When Miami-based dentist/entrepreneur Ted Brooks discovers he’s actually adopted and that his birth mother has died and left him an inheritance, he heads for her hometown of Tolketna, Alaska. He figures it can’t hurt to discover his roots and more about himself in the process. Once there, he finds Mom has bequeathed to him a team of sled dogs. Having no real interest in canines (an earlier Miami scene finds the dentist pouring water over a barking pooch), he makes arrangements to sell them along with the rest of his newly acquired possessions.
Only one thing remains enticing in this strange and unfamiliar environment: a woman named Barb, the proprietor of the town’s watering hole and meeting place. His attraction is returned in kind seeing as how he stands out among a preponderance of local guys who are "misfits and weirdos." But the two seem fated to never get to really know each other until Barb agrees to reveal the identity of Ted’s biological father—musher and town tough guy, Thunder Jack. To prove himself to his new-found dad, Ted decides to take up dog sledding. Thunder Jack is not impressed. But when Ted braves the elements and dogsleds through a storm to save the old man, the two might possibly bond. Will they? Will Ted and Barb make it to the alter? And will Ted be willing to abandon his well-heeled Miami lifestyle for the backwoods of Tolketna? Only the snow dogs know.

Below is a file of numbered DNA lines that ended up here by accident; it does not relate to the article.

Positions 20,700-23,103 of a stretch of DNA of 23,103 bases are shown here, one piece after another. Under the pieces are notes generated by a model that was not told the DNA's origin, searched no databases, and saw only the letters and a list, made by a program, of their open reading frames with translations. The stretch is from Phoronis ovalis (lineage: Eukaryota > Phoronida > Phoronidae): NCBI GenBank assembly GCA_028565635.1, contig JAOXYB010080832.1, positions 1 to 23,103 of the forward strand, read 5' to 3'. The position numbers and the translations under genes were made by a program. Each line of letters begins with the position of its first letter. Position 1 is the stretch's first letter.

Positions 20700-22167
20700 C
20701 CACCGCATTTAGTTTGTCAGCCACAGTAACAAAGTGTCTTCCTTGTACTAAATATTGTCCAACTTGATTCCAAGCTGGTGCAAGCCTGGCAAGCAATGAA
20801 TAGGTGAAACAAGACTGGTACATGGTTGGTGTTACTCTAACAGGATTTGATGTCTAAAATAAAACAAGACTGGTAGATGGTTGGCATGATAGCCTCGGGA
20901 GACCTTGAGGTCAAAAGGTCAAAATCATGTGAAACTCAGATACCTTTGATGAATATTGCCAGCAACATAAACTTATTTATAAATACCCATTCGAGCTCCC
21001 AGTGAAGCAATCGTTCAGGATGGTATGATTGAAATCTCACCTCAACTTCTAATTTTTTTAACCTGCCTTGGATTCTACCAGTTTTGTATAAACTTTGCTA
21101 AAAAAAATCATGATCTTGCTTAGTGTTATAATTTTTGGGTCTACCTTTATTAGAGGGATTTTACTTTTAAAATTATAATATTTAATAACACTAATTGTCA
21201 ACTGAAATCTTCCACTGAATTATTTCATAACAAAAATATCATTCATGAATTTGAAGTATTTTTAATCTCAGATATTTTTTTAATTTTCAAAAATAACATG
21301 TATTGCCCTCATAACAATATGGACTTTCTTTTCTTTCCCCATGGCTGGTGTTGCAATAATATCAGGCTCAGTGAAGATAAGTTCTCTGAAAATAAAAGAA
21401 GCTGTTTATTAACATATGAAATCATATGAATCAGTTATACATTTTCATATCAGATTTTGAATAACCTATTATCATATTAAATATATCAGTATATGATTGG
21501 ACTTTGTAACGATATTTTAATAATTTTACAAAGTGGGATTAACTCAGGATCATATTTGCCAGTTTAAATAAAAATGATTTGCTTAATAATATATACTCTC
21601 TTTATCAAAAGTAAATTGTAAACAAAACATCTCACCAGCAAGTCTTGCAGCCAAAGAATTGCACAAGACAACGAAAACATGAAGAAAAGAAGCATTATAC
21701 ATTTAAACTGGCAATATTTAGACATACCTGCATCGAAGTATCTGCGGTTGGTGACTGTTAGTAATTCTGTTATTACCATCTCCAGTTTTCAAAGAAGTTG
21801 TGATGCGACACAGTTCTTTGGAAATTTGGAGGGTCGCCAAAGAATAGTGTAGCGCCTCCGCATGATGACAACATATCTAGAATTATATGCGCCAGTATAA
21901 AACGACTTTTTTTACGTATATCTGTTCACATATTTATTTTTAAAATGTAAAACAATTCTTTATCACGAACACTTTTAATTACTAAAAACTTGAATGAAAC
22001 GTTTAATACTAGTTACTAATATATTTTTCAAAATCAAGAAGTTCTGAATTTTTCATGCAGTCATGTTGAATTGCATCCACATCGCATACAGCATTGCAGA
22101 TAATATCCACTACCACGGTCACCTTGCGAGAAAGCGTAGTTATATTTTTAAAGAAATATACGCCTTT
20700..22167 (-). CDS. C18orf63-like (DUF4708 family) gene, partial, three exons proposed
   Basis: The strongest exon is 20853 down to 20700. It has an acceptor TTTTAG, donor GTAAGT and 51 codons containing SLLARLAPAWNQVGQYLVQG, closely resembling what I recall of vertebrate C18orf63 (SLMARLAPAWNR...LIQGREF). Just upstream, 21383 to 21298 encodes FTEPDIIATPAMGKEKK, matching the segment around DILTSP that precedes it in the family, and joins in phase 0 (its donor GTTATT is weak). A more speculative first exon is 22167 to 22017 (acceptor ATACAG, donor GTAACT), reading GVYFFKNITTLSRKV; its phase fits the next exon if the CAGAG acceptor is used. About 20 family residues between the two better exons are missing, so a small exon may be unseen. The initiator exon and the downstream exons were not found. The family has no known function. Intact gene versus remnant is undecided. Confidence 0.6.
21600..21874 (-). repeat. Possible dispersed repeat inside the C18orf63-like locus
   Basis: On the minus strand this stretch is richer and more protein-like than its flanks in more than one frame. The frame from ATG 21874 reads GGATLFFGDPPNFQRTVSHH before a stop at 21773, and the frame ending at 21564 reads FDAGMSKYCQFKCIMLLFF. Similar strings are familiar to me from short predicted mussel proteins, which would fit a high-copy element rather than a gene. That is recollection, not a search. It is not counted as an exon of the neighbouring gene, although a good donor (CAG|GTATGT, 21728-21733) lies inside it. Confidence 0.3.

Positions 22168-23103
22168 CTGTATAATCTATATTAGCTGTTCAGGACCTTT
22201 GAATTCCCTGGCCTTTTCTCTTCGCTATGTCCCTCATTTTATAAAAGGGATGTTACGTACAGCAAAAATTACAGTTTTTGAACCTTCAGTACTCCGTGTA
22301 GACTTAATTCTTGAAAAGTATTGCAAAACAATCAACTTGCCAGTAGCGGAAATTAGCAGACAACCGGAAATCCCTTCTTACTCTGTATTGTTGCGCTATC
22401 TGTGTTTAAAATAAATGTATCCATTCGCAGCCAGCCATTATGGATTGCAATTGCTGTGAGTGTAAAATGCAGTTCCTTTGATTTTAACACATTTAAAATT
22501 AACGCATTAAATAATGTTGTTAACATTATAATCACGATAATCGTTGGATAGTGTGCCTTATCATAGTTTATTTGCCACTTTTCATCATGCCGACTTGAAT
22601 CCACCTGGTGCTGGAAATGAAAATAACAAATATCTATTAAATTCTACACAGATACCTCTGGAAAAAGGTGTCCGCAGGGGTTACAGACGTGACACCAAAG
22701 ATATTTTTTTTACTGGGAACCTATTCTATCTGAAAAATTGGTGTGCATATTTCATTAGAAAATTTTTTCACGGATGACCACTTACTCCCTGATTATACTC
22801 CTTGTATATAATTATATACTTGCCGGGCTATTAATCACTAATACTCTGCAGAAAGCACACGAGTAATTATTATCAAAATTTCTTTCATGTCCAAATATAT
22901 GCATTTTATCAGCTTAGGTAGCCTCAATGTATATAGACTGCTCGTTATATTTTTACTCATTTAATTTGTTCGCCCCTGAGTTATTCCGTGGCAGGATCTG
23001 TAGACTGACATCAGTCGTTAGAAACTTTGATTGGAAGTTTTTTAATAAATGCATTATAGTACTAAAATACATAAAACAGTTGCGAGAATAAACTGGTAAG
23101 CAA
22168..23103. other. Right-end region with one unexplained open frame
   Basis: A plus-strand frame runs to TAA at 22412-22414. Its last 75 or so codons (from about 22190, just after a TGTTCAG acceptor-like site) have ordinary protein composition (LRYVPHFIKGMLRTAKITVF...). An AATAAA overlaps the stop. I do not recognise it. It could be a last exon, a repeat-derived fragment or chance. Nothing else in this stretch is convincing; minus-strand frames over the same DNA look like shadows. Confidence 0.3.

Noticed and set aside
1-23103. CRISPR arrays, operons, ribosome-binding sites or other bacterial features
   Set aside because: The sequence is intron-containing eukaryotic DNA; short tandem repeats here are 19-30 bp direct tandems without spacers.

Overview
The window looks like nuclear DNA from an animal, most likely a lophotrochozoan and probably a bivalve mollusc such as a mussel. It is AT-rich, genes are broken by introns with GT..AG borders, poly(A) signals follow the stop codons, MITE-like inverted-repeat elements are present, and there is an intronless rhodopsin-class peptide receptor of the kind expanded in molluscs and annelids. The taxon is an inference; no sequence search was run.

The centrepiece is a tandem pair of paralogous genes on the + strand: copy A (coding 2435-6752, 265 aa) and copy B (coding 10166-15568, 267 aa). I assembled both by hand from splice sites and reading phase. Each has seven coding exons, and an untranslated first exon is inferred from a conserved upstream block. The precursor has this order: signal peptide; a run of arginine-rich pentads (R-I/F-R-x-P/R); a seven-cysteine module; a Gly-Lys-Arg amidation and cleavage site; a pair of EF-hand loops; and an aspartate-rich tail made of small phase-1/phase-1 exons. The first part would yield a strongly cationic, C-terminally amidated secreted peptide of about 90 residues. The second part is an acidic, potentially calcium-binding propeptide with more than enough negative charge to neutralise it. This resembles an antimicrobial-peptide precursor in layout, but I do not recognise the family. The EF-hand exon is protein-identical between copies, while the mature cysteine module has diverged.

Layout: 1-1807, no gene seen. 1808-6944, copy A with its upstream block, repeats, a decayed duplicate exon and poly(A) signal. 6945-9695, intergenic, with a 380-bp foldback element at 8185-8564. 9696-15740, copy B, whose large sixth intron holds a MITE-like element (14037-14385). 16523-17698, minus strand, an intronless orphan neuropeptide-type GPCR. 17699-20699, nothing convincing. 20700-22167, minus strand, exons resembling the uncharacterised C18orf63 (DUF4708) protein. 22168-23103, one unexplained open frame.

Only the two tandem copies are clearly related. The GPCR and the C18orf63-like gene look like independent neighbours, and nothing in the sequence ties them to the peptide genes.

positive elements: Ted Brooks is an all-around good guy. His adoptive mother describes him as a man who "wouldn’t say a bad thing about anyone." She’s right. What’s more, it’s because of his adoptive parents that he’s turned out so nice. Mom is a caring, loving individual who bakes cookies for the patients of her son’s dental practice (something Ted lovingly rebukes). And Dad—shown in a flashback scene 25 years prior—cares enough to make sure Ted learns about his dentistry practice. Ted refers to him as a "great father." Clearly, adoption is portrayed as something positive.
Racial differences are never an issue. Neither are bi-racial marriages (Ted’s mother was black, his father Caucasian). Tolketna is home to a bizarre mix of folk—everyone from ear-pierced spike-hairs to mountain men. But no matter what the look, all are valued and accepted (especially by film’s end). Father and son eventually bond, but as a dad, Coburn’s character is simply unbelievable. He’s way too over the top in his I’m-not-interested-in-you-even-though-you’re-my-son role. So much so that later lines of "I’m proud of you" seem contrived and phony.
There’s no sex. No profanity. And the violence is primarily slapstick. Tolketna is described as a town with "no crime, no traffic here"—making backwoods living seem preferable to the big city rat race. It’s also a place where Ted "can think about the big questions."
One other thing bears mentioning. Although abortion is never mentioned, viewers learn that Ted’s biological mother and father had all the classic reasons for choosing one but didn’t ("Lucy wanted to bring you into this world, but we weren’t ready [to be parents]).
spiritual content: In the reading of Lucy Watkin’s will (Ted’s biological mother), it’s obvious she was not spiritually grounded, even purporting that hell could be a better place to live than Alaska ("At least it’s warm if I end up down below.") Sled dog leader Demon is described as "possessed." Elsewhere, Ted’s adoptive mother says she survived 14 hours of flight by praying.